Bowersox: Yeah, they were right ahead of me! The judges were different, but everything really looked and felt the same. It was surreal, but I feel like I jinxed Casey Abrams. He was my favorite. Of course, the show that I perform on, he goes home. But it was cool. I got to talk to him, and he's going to be all right.
THR: Have you been keeping up with the show?
Bowersox: I hadn't watched a lot of the season, but of the performances that I did see, he was the one that impressed me because he’s a true musician. I mean, the kid could play and do it all at the same time, and I really like that.
THR: Like last season, there are only two girls left on Idol -- Haley Reinhart and Lauren Alaina. How do you account for that?
Bowersox: Audience. Viewership. And the contestants, too. If they have something really special, then they rise to the top anyway, but it's tougher for girls in the industry. Women feel this pressure to be a certain the way, like you're only going to succeed by being a pretty girl or showing off your legs, but true talent shines through for sure.
THR: Tell us about meeting the contestants…
Bowersox: I met Haley and Lauren in the hair and makeup rooms. I walked by, saw them in there and we chatted for a minute. Haley is kicking butt. She’s a good Midwestern girl, and Lauren's from down south. I got to meet her mom -- they've all got that sweet southern drawl. Really nice people. I think they both have a lot of heart, and as long as they follow it, they'll be alright.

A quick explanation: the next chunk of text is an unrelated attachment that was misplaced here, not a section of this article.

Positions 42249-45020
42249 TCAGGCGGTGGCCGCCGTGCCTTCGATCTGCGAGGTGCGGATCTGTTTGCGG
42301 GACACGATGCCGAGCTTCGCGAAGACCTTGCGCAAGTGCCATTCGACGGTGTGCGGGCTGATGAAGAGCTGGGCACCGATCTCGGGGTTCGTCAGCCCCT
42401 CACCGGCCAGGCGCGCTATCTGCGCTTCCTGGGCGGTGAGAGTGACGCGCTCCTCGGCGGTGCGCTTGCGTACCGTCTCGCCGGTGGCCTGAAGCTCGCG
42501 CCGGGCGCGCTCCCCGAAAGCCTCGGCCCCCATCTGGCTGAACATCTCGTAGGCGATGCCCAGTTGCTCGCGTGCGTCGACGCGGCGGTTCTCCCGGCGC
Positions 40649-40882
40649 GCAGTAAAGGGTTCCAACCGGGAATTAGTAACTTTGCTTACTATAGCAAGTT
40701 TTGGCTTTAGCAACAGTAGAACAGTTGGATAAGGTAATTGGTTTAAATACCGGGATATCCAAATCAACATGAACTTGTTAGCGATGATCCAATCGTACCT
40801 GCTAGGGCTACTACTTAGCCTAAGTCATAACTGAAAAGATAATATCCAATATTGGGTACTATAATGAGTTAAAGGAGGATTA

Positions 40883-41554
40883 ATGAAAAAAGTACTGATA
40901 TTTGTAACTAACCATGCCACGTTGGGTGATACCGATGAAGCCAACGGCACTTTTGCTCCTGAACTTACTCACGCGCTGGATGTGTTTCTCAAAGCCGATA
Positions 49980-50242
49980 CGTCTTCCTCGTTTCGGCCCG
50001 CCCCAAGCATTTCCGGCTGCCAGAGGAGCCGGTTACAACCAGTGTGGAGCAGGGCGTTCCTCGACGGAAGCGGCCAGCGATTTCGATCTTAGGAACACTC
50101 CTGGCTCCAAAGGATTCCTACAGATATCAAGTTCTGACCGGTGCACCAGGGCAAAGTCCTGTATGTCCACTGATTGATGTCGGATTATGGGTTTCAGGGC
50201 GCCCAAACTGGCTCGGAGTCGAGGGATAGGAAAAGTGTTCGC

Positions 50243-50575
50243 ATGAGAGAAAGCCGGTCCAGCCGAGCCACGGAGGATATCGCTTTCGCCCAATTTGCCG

They were all excited and wanted to know: "How did you get through this?” James Durbin, the first thing he asked me was how I coped with being away from my kid for so long. I told him, "Not well, but you're doing it for him." But it was cool to get to see them in the position I was in not very long ago. I think it gives them hope to know that after the show, you can do what you want.